Intelligence boss Clapper: Russia poses 'existential threat' to the United States

The head of U.S. intelligence told a Senate committee Thursday that Russia poses "an existential threat to the United States."

James Clapper made the comment while testifying about Russian hacking during the presidential campaign.

"I don't think that we have ever encountered a more aggressive or direct campaign to interfere in our election process," the director of national intelligence told the Senate Armed Services Committee.

Defense Undersecretary for Intelligence Marcell Lettre (L), Director of National Intelligence James Clapper (C) and National Security Agency Director Adm. Michael Rogers (R) testifies before the Senate Armed Services Committee on Capitol Hill in Washington, DC, January 5, 2017.
Jim Watson | AFP | Getty Images
Defense Undersecretary for Intelligence Marcell Lettre (L), Director of National Intelligence James Clapper (C) and National Security Agency Director Adm. Michael Rogers (R) testifies before the Senate Armed Services Committee on Capitol Hill in Washington, DC, January 5, 2017.

But Clapper also said the Russian hacking efforts "did not change the vote tallies" in the election, which ended with Donald Trump's victory. Clapper was referring specifically to the question of whether voting machines could have been manipulated to affect the outcome.

Clapper added that when it comes to the the question of whether Russian hacking affected "the choices that the electorate made ... there's no way for us to gauge that."

"Russia clearly has assumed an even more aggressive cyber posture," Clapper said.

He said later: "They do pose an existential threat to the United States."

Clapper told the committee that a forthcoming intelligence report "will ascribe a motivation" by Russian President Vladimir Putin for the hacking. But he said he did not want to "pre-empt" the report by revealing the suspected motivation.

President Barack Obama has been briefed on the report, a senior intelligence official told NBC News. Obama last week ordered a series of retaliatory steps against Russia for the hacking.

During the hearing, the price of VanEck Vectors Russia, an exchange-traded fund that seeks to replicate the price of the DAXglobal Russia+ Index of larger Russian companies, fell more than 1.5 percent. The decline put the ETF on pace for its first negative day since Dec 19, when RSX lost 2.23 percent.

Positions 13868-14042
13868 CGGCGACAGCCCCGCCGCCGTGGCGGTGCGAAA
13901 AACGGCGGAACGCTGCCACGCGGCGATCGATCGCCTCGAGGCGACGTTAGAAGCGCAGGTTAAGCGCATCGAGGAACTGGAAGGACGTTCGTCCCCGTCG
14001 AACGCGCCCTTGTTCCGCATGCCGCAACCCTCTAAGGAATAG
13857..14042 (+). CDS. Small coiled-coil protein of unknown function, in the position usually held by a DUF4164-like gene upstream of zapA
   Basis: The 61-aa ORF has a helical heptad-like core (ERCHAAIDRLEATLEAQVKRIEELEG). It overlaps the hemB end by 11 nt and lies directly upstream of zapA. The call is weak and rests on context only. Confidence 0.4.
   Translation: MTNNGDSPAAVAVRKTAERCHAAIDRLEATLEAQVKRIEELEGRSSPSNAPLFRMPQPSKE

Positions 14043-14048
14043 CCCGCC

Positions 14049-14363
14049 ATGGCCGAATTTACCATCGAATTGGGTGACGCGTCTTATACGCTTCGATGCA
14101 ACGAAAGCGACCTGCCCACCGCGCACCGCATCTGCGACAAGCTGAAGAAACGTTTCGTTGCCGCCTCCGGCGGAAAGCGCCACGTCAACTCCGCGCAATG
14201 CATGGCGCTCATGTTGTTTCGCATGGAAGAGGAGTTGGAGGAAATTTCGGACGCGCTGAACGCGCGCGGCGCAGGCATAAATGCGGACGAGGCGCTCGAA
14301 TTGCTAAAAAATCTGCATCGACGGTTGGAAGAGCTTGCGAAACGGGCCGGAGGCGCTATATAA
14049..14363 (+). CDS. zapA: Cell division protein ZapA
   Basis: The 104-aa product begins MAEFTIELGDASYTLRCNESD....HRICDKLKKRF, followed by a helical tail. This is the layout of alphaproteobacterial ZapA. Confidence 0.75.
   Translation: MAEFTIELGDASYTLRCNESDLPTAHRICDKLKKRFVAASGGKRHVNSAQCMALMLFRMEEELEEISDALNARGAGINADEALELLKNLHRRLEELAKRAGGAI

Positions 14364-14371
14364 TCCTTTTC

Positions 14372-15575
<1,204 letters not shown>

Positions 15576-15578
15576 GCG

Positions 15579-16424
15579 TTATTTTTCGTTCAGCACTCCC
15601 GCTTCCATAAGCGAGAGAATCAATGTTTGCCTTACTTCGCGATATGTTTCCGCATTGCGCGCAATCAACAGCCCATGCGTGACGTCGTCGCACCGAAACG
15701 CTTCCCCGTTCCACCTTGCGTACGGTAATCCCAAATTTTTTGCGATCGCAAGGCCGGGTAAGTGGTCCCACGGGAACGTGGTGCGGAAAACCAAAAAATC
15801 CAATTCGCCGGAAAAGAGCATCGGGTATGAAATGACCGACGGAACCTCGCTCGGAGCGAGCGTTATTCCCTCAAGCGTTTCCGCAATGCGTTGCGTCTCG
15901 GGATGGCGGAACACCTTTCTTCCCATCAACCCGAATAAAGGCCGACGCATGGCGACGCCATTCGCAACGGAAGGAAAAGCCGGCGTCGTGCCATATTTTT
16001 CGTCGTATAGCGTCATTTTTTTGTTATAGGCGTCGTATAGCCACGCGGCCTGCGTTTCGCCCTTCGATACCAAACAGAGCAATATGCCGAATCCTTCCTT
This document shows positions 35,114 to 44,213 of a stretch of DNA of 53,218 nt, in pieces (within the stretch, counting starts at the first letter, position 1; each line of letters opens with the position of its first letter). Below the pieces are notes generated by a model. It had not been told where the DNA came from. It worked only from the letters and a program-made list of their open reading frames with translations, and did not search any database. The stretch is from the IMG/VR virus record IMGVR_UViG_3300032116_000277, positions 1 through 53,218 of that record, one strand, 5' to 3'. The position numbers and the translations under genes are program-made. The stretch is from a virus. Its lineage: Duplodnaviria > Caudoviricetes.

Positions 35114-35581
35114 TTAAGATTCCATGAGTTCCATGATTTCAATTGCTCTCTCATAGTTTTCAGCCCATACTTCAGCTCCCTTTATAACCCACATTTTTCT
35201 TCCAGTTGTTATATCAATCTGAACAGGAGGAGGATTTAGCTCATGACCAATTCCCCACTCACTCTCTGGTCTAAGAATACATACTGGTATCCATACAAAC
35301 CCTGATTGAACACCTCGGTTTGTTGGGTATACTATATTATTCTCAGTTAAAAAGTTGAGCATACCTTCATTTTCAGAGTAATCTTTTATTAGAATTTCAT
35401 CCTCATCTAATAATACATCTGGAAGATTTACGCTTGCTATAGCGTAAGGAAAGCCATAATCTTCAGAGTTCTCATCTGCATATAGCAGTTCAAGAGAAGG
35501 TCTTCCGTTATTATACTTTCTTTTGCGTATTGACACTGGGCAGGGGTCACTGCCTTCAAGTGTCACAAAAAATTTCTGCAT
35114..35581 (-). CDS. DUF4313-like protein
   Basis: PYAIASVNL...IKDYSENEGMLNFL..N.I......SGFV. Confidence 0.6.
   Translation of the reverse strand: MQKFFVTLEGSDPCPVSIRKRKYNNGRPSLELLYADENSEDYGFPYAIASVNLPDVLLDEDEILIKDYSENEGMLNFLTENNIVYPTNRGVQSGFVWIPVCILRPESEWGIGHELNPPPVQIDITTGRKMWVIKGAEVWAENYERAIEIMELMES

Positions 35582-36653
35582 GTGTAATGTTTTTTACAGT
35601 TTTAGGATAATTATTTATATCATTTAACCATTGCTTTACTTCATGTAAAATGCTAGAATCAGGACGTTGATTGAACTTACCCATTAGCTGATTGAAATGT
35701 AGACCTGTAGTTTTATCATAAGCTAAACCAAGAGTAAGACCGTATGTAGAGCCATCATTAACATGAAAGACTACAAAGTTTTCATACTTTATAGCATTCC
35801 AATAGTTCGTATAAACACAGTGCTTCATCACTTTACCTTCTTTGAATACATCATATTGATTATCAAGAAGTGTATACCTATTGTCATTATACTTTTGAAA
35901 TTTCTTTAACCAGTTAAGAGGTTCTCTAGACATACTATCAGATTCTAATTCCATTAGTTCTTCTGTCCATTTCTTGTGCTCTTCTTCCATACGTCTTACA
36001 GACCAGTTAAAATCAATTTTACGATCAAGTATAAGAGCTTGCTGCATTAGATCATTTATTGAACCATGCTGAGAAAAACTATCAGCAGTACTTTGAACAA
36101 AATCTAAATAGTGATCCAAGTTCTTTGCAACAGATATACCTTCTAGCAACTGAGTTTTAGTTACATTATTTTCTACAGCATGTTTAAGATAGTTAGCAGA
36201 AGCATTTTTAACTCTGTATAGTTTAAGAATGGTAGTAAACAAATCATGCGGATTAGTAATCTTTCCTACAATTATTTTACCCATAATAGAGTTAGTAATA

Questions about Russian interference have swirled furiously since Trump's victory over Democrat Hillary Clinton in November.

While the intelligence community believes top Russian officials were behind cyberattacks aimed at Clinton, Trump has been dismissive of those claims. Trump's backers also have seen the claims as an attack on the legitimacy of his election, but some Republicans have insisted that the matter must be thoroughly investigated.

"Every American should be alarmed by Russia's attacks on our nation," committee Chairman Sen. John McCain, R-Ariz., said at the start of the hearing.

"There is no national security interest more vital to the United States of America than the ability to hold free and fair elections without foreign interference."

Cyber Command Chief Adm. Mike Rogers said that the hacking of America's election system and process "is of great concern."

The committee's cyberthreats hearing comes a day before the president-elect receives a briefing by the CIA and FBI directors — along with the head of national intelligence — on the investigation into Russia's alleged hacking efforts.

Sen. Jack Reed, D-R.I., said at the hearing that he believes "the best approach" is to create a special select committee of the Senate to probe such efforts.

Trump has criticized the intelligence community's findings and even seemed to back WikiLeaks founder Julian Assange's contention that Russia did not provide him with hacked Democratic emails. Responding to previous reports that U.S. intelligence had concluded that Russia was behind hacks of Democratic Party officials during the election, Trump scoffed at the agencies for incorrectly reporting before the Iraq War that Saddam Hussein had amassed weapons of mass destruction.

Trump spokesman Sean Spicer on Thursday denied reports that Trump is planning to restructure the intelligence community infrastructure. And Trump himself tweeted that he was "a big fan" of intelligence.

McCain discussed Assange with Clapper early in the hearing, saying: "I believe he is the one who's responsible for publishing the names of individuals who work for us who put us in direct danger."

"Yes, he has," Clapper replied.

"Do you think there's any credibility we should attach to this individual?" McCain asked.

Clapper said, "Not in my view."

"I second those comments," Rogers said.

Sen. Claire McCaskill, D-Mo., asked Clapper about how Trump has been dismissive of the intelligence community's findings of Russian interference in the election.

"I think there's a difference between skepticism and disparagement," Clapper said.